Intermountain Healthcare’s Simulation Center recently piloted a heart failure simulation education program for patients at LDS Hospital and Intermountain Medical Center. The simulation includes the opportunity for a patient to practice their self-care behaviors in a realistic, home-like environment. The simulation concept is currently featured on display at the Kaiser Permanente Center for Total Health.
Why use simulation training for heart failure patients?
Historically, heart failure patient education has been paper-based, passive, and usually done just before hospital discharge, leaving many patients unsure of how to follow their treatment plan. Few measures have been implemented to ensure that the learning has occurred, which increases the risk of ineffective follow-up and costly readmissions.
“Educating heart failure patients on how to live well with this chronic illness has long been a challenge,” says Kismet Rasmusson, nurse practitioner at Intermountain Medical Center Heart Institute, who has helped lead the simulation pilot project, funded by the Intermountain Foundry.
“We’re in a time in healthcare where the patient experience and engagement is so important,” says Kismet. “Patients expect high quality care and we need to deliver meaningful education to them. The simulation environment incorporates the hands-on, experiential side of adult learning, which is proven to be successful. It’s a great way for patients to translate the knowledge and self-care behaviors they’ve received into action they can follow at home.”
The pilot program is unique because simulation education hasn’t been used with heart failure patients before. However, simulation has a strong history in aviation training and has proven efficacy in healthcare to train clinicians. Providing an engaging training is a promising way to empower heart failure patients to follow the heart failure discharge guidelines, which are known at Intermountain as the MAWDS-Heart Failure system (the acronym stands for medications; activity; weight; diet; symptoms).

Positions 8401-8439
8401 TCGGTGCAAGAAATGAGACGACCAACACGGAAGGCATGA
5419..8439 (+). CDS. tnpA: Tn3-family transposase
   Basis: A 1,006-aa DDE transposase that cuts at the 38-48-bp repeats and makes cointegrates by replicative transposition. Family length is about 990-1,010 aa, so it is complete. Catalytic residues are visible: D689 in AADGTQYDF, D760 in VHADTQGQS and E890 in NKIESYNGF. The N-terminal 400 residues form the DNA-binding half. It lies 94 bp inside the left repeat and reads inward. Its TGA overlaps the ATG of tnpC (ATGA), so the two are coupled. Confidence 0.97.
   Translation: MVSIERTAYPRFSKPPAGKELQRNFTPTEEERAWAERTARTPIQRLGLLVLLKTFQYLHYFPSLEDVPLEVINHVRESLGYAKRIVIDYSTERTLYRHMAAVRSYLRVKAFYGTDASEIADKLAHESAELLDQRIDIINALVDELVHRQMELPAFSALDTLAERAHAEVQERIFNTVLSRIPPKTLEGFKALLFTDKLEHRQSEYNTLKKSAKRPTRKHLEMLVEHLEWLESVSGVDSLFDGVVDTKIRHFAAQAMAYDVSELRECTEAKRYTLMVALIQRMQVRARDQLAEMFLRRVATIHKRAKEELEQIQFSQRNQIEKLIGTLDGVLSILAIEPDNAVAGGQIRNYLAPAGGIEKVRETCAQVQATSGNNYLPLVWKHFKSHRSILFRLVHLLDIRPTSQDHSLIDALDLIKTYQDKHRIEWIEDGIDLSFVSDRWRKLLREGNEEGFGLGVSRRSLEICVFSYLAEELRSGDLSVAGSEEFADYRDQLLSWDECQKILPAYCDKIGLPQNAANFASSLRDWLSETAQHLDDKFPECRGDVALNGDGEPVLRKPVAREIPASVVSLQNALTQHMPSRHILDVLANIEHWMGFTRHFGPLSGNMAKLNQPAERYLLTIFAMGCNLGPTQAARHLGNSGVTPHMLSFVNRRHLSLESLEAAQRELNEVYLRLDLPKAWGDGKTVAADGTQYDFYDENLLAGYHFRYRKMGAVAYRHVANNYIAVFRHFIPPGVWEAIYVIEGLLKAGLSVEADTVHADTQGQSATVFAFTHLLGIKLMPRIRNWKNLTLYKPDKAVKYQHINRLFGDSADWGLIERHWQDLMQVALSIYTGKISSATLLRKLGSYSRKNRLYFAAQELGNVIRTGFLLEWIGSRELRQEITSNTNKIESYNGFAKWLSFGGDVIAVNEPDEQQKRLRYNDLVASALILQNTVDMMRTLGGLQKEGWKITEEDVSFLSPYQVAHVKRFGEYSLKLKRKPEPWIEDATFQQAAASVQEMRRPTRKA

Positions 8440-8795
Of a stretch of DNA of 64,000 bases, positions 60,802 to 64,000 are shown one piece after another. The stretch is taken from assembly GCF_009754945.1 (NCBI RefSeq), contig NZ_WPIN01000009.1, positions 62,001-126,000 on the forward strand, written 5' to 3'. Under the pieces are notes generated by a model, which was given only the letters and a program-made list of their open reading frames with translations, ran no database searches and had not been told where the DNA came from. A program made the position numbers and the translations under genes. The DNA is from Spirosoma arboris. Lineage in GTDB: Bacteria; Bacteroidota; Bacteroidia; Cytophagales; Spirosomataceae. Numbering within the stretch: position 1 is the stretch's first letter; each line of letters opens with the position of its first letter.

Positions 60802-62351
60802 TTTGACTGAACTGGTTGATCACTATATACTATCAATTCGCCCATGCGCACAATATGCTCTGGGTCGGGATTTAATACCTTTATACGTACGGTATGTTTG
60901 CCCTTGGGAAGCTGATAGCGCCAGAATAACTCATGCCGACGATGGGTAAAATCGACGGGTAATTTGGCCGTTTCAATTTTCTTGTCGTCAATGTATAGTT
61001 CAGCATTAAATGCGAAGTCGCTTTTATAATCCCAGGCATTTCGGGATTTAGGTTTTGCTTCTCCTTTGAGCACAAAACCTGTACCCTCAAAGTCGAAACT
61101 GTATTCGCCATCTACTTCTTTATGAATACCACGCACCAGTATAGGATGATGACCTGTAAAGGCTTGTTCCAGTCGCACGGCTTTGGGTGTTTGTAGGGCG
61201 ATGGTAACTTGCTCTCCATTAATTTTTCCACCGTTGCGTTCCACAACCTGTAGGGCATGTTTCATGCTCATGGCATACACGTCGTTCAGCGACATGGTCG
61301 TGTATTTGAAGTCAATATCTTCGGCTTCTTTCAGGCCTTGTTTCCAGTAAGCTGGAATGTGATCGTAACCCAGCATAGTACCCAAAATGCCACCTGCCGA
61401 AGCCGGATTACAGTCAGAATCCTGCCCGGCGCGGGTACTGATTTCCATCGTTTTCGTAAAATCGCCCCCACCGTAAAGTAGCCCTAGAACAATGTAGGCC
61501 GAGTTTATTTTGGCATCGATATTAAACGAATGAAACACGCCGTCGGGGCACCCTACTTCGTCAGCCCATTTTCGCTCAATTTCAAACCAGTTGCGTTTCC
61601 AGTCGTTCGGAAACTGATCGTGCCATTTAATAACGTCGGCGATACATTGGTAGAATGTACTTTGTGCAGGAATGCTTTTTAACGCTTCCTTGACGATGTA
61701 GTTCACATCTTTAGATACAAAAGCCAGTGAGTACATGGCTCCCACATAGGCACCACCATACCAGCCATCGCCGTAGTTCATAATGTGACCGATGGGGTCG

What happened during the pilot?
During Intermountain’s test pilot, patients practiced doing everyday activities like sorting medications, tracking trends of their blood pressure and weight, using a diary, and learning how to act on worrisome symptoms — often with a spouse or family member at their side. Trained clinical caregivers made observations and afterward met with the patient and their loved one to provide customized follow-up education.
The simulation takes place in a facilitated experience, and includes a debriefing for patients to work through self-care activities to identify and overcome any barriers. This allows patients to then take charge of their care by creating plans that are meaningful and achievable in their individualized settings at home. The team is also testing a remote version of the program where patients participate in simulation from home through telehealth.
One pilot patient says, “The simulation made the whole thing seem real. It was an eye opener to imagine myself doing this at home so I can do the right thing. My husband wants to be more supportive as it opened his eyes as well.”
What are the results so far?
The preliminary results show the test pilot has been positively perceived by patients. Nancy Bardugon, Intermountain Healthcare’s simulation director says, “Patients appear to have higher confidence in their treatment plan and greater satisfaction with their care — both of which align with Intermountain’s mission to help people live the healthiest lives possible.”
Based on the outcomes and the forthcoming results of the test pilot, the team hopes to expand heart failure simulation education and other patient-based simulation system-wide at Intermountain.